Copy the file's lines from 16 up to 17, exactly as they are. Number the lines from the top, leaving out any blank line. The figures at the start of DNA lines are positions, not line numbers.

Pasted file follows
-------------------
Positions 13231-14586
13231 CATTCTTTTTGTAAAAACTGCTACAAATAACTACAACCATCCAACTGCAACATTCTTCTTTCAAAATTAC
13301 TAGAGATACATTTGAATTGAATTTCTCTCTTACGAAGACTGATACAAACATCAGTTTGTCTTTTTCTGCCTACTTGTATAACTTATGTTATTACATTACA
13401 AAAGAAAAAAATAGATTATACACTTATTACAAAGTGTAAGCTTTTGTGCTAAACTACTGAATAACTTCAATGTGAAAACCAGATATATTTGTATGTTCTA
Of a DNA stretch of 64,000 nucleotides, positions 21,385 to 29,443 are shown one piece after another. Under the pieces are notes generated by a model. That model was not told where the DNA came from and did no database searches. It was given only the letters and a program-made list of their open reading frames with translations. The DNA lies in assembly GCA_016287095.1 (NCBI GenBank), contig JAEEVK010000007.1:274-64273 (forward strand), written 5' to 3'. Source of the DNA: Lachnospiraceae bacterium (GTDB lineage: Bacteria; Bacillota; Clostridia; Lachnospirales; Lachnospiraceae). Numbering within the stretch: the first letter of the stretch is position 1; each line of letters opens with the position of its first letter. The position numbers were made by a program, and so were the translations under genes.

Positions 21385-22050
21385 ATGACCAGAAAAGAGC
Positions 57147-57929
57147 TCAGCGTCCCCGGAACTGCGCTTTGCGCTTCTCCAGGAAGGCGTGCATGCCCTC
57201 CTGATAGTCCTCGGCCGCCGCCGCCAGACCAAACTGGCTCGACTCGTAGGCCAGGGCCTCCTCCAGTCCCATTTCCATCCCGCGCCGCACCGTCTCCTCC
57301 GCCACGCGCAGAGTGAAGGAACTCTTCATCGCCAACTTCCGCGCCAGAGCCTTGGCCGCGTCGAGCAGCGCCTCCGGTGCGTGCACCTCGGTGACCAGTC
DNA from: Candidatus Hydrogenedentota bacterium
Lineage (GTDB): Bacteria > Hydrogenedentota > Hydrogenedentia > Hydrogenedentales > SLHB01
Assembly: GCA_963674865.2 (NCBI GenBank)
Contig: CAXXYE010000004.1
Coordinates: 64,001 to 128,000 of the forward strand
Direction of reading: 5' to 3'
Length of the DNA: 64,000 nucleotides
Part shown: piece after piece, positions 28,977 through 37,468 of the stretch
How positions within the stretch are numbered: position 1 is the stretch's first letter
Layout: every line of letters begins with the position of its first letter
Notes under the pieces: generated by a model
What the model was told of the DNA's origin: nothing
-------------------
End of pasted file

Coordinates: 64,001 to 128,000 of the forward strand
Direction of reading: 5' to 3'